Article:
INVESTIGATIONS

Diagnosing neuropathy

Depending on the presenting symptoms, patients may see a range of physicians prior to a diagnosis of ATTRm amyloidosis. Neurologists are generally referred patients with symptoms suggestive of a peripheral neuropathy or those with a known diagnosis of amyloidosis to be investigated for a clinical or subclinical neuropathy. Initially, patients may only have clinical features of a small fibre neuropathy (SFN), and conventional nerve conduction studies (NCS) may be normal. There are quantitative and qualitative methods to measure small fibre dysfunction including quantitative sensory testing (QST), which is a psychophysical test of small fibre function. Quantification of intraepidermal nerve fibres in a skin biopsy is the gold standard for diagnosing SFN and has a sensitivity and specificity of around 90% [26]. As the peripheral neuropathy progresses, large fibres are affected. Classically, NCS demonstrate an axonal, sensorimotor, length-dependent neuropathy with frequent median nerve entrapment at the wrists. However, in both ATTRm and AL amyloidosis, slow conduction with prolonged distal motor latencies can be seen which may lead to a neurophysiological diagnosis of a demyelinating neuropathy and subsequently a clinical diagnosis of chronic inflammatory demyelinating polyneuropathy (CIDP) [27].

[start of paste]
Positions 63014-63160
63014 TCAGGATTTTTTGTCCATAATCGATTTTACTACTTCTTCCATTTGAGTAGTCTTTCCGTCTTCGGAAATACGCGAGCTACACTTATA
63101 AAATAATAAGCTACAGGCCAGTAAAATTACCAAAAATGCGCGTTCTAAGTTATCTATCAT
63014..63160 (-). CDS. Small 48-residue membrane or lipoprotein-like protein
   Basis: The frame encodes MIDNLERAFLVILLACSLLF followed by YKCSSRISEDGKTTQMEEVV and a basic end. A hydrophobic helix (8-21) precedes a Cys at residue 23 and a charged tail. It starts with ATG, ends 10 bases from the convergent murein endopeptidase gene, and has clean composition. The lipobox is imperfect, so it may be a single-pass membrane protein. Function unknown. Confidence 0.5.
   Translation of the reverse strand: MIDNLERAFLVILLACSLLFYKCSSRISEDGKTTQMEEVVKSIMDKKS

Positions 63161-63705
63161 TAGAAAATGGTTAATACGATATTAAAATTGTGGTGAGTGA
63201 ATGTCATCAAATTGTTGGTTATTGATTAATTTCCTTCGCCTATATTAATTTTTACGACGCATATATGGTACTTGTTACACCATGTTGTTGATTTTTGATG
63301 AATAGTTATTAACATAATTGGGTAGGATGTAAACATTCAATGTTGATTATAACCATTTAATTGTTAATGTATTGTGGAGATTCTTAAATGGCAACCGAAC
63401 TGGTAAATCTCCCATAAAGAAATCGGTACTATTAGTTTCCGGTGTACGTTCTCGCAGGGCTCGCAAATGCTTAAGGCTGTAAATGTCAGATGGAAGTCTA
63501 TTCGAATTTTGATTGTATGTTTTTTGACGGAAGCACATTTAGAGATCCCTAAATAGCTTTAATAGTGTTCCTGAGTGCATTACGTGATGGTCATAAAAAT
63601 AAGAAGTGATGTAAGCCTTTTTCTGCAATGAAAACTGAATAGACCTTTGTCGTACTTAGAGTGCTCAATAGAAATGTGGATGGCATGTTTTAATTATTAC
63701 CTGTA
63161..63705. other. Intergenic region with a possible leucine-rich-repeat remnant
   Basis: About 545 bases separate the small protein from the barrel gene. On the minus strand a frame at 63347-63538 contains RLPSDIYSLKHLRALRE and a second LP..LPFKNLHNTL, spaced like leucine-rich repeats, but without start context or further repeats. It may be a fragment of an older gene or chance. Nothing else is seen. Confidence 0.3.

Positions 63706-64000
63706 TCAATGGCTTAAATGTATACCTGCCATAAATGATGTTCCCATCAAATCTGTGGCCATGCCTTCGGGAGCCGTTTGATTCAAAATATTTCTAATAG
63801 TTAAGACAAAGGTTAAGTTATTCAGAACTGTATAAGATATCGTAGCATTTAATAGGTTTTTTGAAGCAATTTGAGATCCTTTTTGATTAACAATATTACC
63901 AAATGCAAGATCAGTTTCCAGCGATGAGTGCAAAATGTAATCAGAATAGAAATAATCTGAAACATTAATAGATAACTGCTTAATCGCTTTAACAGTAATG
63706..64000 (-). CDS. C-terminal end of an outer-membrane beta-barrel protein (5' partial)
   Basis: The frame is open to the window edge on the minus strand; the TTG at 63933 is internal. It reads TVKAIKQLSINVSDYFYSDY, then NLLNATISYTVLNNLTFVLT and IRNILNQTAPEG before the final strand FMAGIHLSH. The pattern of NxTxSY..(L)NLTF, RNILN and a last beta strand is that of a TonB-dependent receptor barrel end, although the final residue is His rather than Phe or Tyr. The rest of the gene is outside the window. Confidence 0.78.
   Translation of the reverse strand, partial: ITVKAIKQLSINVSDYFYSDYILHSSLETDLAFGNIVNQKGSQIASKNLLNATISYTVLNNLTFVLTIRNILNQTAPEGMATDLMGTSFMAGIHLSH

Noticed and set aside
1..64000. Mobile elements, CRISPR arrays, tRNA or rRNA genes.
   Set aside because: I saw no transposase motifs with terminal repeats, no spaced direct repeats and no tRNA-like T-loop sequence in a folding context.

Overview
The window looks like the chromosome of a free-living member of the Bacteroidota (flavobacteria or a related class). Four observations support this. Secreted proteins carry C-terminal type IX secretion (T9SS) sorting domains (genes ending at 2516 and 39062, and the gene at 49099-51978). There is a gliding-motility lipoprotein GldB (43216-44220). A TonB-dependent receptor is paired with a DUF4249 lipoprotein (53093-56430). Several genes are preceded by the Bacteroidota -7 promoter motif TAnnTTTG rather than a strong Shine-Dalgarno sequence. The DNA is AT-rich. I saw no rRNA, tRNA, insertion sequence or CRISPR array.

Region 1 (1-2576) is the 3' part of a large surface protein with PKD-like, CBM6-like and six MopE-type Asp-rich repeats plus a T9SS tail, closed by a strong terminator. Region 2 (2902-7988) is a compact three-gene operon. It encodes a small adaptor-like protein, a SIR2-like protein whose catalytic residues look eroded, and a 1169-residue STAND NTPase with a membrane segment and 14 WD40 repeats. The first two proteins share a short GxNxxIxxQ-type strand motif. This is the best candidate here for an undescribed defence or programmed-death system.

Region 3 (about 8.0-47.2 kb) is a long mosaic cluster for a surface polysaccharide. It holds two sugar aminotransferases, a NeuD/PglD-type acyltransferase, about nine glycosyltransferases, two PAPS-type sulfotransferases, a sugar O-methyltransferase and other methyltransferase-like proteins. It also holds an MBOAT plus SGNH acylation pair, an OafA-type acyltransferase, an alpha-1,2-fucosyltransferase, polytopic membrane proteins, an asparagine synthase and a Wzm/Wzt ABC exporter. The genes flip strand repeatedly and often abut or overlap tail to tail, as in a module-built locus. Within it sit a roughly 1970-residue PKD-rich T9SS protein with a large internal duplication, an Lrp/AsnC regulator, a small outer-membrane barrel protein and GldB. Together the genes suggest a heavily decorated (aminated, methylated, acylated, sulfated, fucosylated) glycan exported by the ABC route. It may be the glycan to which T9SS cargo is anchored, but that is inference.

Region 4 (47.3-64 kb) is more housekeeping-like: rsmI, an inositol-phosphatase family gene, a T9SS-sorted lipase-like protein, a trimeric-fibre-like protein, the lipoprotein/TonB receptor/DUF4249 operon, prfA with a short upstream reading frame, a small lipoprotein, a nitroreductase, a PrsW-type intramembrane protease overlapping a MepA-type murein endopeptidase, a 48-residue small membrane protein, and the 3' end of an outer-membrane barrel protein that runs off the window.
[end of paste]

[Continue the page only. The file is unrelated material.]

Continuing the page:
Autonomic neuropathy

Symptoms of autonomic dysfunction are a common feature of ATTRm related neuropathy. Autonomic function tests can help diagnose dysautonomia and investigate sudomotor, cadiovagal and adrenergic function using tests that assess physiologic or neurochemical function in response to a change in the environment [28]. Cardiovagal function is commonly assessed by quantifying the heart rate response to deep breathing and to the Valsalva manoeuvre, with a loss of heart rate variability suggesting cardiovagal dysfunction. This is complemented by the head-up tilt test and measuring plasma catecholamines in response to the tilt to test for orthostatic hypotension. An attenuated plasma catecholamines increase suggests sympathetic dysfunction. Orthostatic hypotension is defined as a sustained reduction of systolic blood pressure of at least 20 mmHg or diastolic blood pressure of 10 mmHg within 3 min of standing or head-up tilt to at least 60 degrees on a tilt table [29]. Pupillometry, urodynamics and gastrointestinal motility studies or manometry can be performed to assess autonomic dysfunction in these organs [30].